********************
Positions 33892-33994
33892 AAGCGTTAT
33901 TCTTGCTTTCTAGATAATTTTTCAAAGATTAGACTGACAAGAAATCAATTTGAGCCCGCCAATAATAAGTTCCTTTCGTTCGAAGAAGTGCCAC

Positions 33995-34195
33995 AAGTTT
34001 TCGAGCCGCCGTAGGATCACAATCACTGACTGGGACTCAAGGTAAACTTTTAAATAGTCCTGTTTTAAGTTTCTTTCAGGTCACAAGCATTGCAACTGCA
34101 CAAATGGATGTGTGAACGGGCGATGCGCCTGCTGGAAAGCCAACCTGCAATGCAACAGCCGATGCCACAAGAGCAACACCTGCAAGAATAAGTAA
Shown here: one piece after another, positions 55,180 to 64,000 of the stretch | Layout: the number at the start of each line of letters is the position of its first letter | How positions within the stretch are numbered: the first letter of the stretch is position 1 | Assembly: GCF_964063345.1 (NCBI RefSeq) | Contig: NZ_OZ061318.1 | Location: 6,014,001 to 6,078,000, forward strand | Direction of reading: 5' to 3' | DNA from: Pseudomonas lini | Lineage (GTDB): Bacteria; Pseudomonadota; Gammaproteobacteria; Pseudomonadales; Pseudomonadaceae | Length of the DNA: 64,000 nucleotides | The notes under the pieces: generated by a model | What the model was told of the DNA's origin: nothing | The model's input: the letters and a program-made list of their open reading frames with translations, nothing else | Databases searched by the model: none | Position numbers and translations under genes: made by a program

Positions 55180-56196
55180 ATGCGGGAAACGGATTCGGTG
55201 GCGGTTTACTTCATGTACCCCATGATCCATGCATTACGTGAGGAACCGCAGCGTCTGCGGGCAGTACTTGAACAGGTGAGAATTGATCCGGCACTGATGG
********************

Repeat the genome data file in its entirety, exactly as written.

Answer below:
Positions 33892-33994
33892 AAGCGTTAT
33901 TCTTGCTTTCTAGATAATTTTTCAAAGATTAGACTGACAAGAAATCAATTTGAGCCCGCCAATAATAAGTTCCTTTCGTTCGAAGAAGTGCCAC

Positions 33995-34195
33995 AAGTTT
34001 TCGAGCCGCCGTAGGATCACAATCACTGACTGGGACTCAAGGTAAACTTTTAAATAGTCCTGTTTTAAGTTTCTTTCAGGTCACAAGCATTGCAACTGCA
34101 CAAATGGATGTGTGAACGGGCGATGCGCCTGCTGGAAAGCCAACCTGCAATGCAACAGCCGATGCCACAAGAGCAACACCTGCAAGAATAAGTAA
Shown here: one piece after another, positions 55,180 to 64,000 of the stretch | Layout: the number at the start of each line of letters is the position of its first letter | How positions within the stretch are numbered: the first letter of the stretch is position 1 | Assembly: GCF_964063345.1 (NCBI RefSeq) | Contig: NZ_OZ061318.1 | Location: 6,014,001 to 6,078,000, forward strand | Direction of reading: 5' to 3' | DNA from: Pseudomonas lini | Lineage (GTDB): Bacteria; Pseudomonadota; Gammaproteobacteria; Pseudomonadales; Pseudomonadaceae | Length of the DNA: 64,000 nucleotides | The notes under the pieces: generated by a model | What the model was told of the DNA's origin: nothing | The model's input: the letters and a program-made list of their open reading frames with translations, nothing else | Databases searched by the model: none | Position numbers and translations under genes: made by a program

Positions 55180-56196
55180 ATGCGGGAAACGGATTCGGTG
55201 GCGGTTTACTTCATGTACCCCATGATCCATGCATTACGTGAGGAACCGCAGCGTCTGCGGGCAGTACTTGAACAGGTGAGAATTGATCCGGCACTGATGG